It’s been a weird year. Between John Tortorella’s Punch-Out, Alex Burrows’ goalless streak, the slumping Sedins, and the general decline of the Canucks, which has been so sharp Tom Sestito’s begun to look like a contributor, the patience of Canucks’ fans has been thoroughly tested.
And yet, through it all, we’ve been able to rest on one simple and wonderful thing: despite everything, at least there hasn’t been a goaltending controversy. It took some doing, but with Roberto Luongo finally reporting to camp, a smile on his face, Cory Schneider elsewhere, and new backup Eddie Lack happily, quietly, paying deference to his elder, all has been quiet in the Canucks crease.
Until this bolt from the blue paint:
— Farhan Lalji (@FarhanLaljiTSN) March 1, 2014
If I didn’t know better, I’d assume the Canucks were trying to drive Roberto Luongo to the brink of madness. This is some House of Cards stuff right here. You half-expect Mike Gillis to start breaking the fourth wall for wry soliloquies.
Will Luongo be annoyed by this? Well, the photo above was taken before we heard the news, but one wonders if he already knew by then. I’m no body language expert, but I am experienced at the Internet, and that is undoubtedly the look of someone struggling to accept a second-place finish:
“I’ve always wanted to play in an outdoor game,” Luongo said. “I was excited when I saw we got one this year. I was looking forward to it.”
Congratulations, Canucks, on unnecessarily alienating this guy once again.
The writing was on the wall for this decision when Eddie Lack started the first game back from the Olympic break. You’d have thought that would be Luongo’s start. After all, he was completely healthy, and he should have been completely fresh. But John Tortorella went with Lack.
The decision paid off. Lack shut the Blues out, allowing the Canucks to hit the ground running, and it’s unsurprising that Tortorella decided they should run with Lack for at least one more start. Lack played well there too, giving the Canucks a chance to win versus the Wild. Unfortunately, they couldn’t give him any run support.
It’s a stretch, but you could argue Lack’s playing so well Tortorella would be silly to take him out of the net. I guess. I can see why riding the point thief might make sense here. The way the Canucks are going, they’re definitely not going to be making the playoffs on the basis of their offence.
But even still, this decision can’t be made in a vacuum. Not at this point. Not after everything the Canucks and Luongo have been through. The team can’t seriously believe starting Lack over Luongo outweighs the downside of an accompanying controversy, can they?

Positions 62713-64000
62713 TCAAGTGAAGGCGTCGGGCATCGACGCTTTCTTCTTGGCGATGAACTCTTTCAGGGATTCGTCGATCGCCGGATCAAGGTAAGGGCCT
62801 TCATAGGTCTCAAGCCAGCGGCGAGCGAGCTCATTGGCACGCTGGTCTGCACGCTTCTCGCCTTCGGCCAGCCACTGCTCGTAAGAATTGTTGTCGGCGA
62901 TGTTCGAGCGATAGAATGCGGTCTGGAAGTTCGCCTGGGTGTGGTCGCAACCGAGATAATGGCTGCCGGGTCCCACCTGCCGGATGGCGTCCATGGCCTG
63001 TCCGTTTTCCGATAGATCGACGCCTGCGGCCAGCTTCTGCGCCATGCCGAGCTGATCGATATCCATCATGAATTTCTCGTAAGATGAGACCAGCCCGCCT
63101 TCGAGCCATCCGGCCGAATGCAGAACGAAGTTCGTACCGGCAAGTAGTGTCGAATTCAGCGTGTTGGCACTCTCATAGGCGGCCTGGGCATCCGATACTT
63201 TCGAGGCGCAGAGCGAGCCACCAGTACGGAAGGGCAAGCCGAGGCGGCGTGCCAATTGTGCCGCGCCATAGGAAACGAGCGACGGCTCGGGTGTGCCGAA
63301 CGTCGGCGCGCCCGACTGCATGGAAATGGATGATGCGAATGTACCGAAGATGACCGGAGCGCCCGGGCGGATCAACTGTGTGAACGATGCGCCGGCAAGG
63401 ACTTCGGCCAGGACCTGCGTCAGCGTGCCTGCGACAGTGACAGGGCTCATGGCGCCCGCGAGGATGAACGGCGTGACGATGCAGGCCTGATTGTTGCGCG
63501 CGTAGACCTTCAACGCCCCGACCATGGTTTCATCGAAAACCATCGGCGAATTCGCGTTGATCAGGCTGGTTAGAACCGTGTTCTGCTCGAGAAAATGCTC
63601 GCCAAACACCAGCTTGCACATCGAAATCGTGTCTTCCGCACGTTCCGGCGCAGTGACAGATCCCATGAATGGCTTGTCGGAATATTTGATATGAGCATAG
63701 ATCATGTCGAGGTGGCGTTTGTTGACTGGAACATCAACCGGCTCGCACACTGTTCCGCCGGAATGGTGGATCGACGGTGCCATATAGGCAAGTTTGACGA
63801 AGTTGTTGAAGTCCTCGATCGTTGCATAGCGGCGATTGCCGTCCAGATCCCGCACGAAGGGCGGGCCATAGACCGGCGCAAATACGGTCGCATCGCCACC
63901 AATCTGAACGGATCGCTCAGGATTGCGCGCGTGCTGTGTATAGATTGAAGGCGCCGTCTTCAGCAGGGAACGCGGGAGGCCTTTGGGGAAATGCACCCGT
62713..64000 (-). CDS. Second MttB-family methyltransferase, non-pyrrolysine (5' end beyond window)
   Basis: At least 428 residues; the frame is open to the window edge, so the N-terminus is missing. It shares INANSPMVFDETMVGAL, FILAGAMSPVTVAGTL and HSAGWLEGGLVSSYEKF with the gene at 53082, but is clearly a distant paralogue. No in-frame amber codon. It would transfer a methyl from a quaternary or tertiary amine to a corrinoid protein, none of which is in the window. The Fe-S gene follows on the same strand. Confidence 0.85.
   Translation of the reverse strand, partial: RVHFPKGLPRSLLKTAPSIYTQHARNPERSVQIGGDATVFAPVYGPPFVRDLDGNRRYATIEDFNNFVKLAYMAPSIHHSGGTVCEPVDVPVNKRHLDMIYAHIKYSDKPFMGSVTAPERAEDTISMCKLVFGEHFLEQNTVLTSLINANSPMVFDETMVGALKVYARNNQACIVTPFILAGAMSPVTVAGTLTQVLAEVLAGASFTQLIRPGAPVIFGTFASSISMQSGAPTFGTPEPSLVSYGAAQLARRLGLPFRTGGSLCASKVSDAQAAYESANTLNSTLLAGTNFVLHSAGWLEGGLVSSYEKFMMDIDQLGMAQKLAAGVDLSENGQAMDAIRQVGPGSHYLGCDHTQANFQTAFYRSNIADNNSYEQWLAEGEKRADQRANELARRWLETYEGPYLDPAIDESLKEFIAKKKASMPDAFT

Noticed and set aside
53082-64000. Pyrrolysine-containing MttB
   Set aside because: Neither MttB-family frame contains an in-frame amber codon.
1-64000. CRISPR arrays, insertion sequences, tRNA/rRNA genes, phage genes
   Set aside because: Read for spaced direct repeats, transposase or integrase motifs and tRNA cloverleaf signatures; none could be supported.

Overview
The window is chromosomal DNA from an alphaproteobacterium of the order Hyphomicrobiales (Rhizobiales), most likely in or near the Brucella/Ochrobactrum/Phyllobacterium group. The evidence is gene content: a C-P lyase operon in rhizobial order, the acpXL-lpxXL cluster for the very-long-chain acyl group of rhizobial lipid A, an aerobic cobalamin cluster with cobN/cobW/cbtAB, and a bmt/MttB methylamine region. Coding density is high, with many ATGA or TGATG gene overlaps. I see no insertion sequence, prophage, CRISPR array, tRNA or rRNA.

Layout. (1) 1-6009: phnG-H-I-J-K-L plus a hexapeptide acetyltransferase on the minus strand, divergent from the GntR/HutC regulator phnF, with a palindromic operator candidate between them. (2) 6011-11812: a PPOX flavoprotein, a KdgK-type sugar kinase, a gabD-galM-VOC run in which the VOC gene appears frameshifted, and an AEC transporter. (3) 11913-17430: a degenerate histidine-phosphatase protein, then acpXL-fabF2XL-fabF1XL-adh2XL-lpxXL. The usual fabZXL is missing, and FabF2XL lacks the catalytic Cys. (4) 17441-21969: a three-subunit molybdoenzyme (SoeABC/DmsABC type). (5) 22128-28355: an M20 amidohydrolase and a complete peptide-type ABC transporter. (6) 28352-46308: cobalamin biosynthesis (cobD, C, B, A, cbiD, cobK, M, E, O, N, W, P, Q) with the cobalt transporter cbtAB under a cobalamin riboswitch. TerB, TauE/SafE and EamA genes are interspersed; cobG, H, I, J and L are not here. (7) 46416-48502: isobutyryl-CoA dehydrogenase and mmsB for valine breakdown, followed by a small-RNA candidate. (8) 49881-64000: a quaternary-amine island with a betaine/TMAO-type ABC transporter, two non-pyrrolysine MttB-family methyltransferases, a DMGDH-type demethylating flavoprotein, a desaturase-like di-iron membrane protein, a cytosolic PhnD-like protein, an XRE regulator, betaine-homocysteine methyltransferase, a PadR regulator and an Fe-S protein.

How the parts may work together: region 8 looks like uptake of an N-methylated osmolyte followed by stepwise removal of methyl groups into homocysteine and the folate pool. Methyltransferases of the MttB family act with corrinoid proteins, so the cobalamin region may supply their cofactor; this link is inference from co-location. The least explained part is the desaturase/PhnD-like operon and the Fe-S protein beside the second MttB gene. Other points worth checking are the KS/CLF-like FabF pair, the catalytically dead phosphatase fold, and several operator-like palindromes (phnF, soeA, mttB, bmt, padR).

VAN obviously went into this eyes wide open and believes upside of Lack starting over Luongo outweighs downside of accompanying controversy.
— Bob McKenzie (@TSNBobMcKenzie) March 2, 2014
Oh. Well then.
Over at Puck Daddy, I had to wonder if the Canucks were holding Luongo out of games because they finally had some traction on a possible move.
Admittedly, the whole thing is a bit suspicious. Why didn’t Luongo start the first game back from the break? He was obviously fresh. He played just one game in Sochi. Either the Canucks are truly dense, they’re gaslighting him, or they’re working on a deadline deal and are understandably paranoid about it falling through — say, due to injury or an untimely, bad performance.
At this point, none of these three would surprise me. But either way, this is terribly handled. It’s like watching a bachelor hold a baby.
Terribly handled, especially if, according to Mr. McKenzie, option C is unlikely.
I don’t believe for a moment this decision to start Lack is related to any imminent Luongo trade possibility.
— Bob McKenzie (@TSNBobMcKenzie) March 2, 2014
Which means this is just the Canucks continuing to make life difficult for themselves, and test the patience of the goaltender
sentenced signed to a contract through the next decade.
Now, okay. Luongo’s a professional, and there’s definitely a precedent for him choosing to be professional rather than petty in situations like this. But the fact remains that, for six glorious months, nobody was talking about a potential distraction in the crease. There was no drama. None. It had finally, mercifully passed. Then, somehow, the Canucks managed to overshadow the Heritage freaking Classic with another round of this garbage.
In terms of sequels that nobody wanted, this is up there with American Psycho 2.
And now, with the Canucks staring a sprint to the playoffs in the face, and Ryan Kesler’s trade request rumour already providing enough drama, they’ve thrown this into the mix. It’s absurd. It’s foolish. It reeks of shortsightedness. It hardly makes any sense at all.
The best I can come up with: over in Buffalo, Pat Lafontaine just stepped down as President of Hockey Operations after just four months on the job. It’s a total sideshow with the Canucks’ expansion cousins right now. Maybe the Canucks are just being good cousins. After all, family sticks together.